If we look into the console we will see that the characters are being transformed correctly, TweenMax is changing their transform matrix just as I expected:


After scratching my head for a while and looking for any bug I found out that the <span> nodes we are animating, by default have their display property set to inline. Transforms don't seem to work with that type of display property so let's take advantage of the .char class that we added to those elements to fix this:

The "min-width" property was added to make the text look correctly, when adding the "inline-block" display property, the characters like spaces lose their width.

And now the final result!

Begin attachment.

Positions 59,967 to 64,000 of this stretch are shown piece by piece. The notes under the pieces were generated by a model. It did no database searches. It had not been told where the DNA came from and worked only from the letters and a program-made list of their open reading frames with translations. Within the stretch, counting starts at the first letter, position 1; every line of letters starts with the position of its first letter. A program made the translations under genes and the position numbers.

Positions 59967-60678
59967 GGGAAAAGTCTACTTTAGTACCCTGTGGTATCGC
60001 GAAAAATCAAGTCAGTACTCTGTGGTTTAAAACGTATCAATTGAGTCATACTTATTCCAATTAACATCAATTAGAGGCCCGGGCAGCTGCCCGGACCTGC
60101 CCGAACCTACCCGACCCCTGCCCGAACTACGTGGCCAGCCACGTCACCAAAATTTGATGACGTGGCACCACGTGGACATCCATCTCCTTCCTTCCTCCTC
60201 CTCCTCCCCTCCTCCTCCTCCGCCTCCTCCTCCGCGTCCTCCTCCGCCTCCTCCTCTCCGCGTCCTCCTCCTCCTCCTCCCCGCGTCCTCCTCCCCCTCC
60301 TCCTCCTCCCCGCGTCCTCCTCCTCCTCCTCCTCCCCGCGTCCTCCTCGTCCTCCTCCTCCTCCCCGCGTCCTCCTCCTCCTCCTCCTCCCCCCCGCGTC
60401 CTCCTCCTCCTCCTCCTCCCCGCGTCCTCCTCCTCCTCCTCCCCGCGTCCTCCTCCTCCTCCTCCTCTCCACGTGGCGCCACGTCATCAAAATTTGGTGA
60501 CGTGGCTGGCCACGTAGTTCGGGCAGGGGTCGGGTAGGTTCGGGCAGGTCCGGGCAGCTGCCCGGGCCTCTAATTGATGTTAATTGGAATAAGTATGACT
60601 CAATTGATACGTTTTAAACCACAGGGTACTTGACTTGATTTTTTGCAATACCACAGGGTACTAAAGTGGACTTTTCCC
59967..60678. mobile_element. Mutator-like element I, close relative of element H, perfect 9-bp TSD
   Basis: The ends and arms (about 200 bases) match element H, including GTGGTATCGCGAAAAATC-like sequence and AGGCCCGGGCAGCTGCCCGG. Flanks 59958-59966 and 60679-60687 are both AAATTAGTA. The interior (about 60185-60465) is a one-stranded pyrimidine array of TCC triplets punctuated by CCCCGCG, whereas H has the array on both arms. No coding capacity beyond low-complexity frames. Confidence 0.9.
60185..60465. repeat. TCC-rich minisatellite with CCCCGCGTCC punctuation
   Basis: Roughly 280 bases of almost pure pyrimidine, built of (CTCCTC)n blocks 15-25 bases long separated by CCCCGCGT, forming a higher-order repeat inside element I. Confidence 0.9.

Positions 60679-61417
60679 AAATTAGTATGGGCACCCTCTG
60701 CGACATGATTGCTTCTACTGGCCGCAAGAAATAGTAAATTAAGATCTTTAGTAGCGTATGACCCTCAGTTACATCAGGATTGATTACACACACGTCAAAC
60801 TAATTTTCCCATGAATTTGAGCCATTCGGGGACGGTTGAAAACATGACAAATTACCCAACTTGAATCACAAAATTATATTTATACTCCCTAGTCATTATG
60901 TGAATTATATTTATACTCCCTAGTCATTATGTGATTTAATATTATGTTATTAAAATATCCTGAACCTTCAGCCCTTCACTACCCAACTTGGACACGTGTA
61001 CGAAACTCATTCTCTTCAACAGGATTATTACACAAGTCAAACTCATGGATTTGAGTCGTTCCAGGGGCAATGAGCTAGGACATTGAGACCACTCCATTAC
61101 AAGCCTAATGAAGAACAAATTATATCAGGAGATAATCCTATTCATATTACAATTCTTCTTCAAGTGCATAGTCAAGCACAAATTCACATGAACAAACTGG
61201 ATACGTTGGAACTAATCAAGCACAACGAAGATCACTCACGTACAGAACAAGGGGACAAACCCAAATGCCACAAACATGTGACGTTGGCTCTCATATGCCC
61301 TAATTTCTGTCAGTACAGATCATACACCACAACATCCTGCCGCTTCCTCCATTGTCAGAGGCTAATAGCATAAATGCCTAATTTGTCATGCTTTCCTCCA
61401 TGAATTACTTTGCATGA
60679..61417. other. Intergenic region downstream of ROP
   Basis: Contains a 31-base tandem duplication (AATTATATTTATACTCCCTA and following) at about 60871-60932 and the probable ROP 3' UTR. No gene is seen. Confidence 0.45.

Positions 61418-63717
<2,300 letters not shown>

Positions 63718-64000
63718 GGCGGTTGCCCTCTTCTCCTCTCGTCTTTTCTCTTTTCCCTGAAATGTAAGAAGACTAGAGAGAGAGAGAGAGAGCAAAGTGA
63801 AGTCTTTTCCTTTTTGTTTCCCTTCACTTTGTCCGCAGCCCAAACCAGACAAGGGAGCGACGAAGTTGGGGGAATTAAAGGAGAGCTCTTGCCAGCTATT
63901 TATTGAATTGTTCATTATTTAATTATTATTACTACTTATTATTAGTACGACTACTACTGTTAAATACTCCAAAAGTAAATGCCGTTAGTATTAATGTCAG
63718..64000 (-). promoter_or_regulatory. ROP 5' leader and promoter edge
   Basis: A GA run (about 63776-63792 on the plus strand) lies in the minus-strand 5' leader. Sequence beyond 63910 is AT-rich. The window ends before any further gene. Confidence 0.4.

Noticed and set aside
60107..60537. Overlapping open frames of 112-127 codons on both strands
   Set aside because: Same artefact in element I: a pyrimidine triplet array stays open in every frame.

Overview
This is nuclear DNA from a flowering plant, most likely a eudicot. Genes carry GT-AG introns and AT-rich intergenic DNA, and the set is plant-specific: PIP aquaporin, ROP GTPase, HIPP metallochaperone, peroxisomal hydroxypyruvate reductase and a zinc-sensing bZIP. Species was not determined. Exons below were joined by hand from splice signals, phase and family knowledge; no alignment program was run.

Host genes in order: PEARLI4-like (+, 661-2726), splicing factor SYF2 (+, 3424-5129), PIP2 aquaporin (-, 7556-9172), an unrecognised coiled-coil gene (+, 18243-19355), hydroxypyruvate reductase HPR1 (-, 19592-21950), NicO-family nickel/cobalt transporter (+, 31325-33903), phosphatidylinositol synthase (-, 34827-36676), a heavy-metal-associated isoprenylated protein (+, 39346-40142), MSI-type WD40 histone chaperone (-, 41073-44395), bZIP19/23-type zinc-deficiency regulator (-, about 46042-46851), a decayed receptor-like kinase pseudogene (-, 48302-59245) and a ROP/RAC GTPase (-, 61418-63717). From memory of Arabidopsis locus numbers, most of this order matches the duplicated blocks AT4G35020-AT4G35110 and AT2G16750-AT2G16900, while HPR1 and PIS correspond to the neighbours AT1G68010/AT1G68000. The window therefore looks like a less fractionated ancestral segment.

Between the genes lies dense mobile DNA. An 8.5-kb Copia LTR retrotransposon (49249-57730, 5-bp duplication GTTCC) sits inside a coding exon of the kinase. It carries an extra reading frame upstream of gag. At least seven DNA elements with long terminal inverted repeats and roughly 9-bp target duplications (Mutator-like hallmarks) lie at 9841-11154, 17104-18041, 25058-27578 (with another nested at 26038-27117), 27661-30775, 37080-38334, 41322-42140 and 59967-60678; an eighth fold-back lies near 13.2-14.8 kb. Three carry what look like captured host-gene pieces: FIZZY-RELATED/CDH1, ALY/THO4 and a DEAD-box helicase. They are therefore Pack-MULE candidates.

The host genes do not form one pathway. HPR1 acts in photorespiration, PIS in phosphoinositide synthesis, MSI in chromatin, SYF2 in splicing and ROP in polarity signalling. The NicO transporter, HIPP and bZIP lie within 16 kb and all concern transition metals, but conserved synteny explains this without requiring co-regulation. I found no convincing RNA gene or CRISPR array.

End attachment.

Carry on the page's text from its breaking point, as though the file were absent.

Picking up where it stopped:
{% codepen %}

I know there is room for improvement, sometimes animations don't run smoothly because of all the different elements rendering. If you have any ideas on how to improve this I'd love to read them in the comments.

And that’s it for this Widget of the Week.

If you're hungry for more you can check other WotW:


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commented Apr 25, 2019

looks awesome! I don't know if this would mess anything up but try transitioning transformX instead of margin-left to avoid layout thrashing. It should produce smoother results


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commented Apr 26, 2019

Awesome! And great idea with the Widget of the Week, I'll look forward to your next posts.
But I just couldn't help myself and HAD to recreate it without JS, sorry ;) was fun to do though!